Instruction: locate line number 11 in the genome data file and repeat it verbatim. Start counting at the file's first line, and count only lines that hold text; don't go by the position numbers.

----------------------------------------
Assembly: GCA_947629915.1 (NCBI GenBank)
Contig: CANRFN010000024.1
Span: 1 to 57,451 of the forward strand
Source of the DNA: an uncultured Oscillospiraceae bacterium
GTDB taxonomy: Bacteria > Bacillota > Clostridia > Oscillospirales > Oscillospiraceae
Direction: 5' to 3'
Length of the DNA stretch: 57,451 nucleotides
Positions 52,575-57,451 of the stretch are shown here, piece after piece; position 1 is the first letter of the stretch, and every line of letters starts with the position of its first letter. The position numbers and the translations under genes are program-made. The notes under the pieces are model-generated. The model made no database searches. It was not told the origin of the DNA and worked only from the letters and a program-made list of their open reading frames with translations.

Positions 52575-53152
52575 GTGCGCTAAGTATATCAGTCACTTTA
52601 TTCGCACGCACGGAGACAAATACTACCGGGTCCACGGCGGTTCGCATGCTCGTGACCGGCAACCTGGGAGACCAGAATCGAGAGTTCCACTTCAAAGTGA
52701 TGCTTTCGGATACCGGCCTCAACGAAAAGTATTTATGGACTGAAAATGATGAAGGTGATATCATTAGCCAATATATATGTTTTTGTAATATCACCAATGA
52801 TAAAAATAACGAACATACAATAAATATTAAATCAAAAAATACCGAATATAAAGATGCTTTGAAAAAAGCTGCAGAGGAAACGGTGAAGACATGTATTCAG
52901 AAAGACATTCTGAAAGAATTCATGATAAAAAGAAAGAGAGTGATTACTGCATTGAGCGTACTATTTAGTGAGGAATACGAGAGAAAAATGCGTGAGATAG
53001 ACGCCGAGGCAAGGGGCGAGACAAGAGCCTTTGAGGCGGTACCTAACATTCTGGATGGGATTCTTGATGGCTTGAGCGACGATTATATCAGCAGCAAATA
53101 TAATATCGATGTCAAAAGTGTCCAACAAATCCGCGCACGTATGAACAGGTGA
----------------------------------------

52601 TTCGCACGCACGGAGACAAATACTACCGGGTCCACGGCGGTTCGCATGCTCGTGACCGGCAACCTGGGAGACCAGAATCGAGAGTTCCACTTCAAAGTGA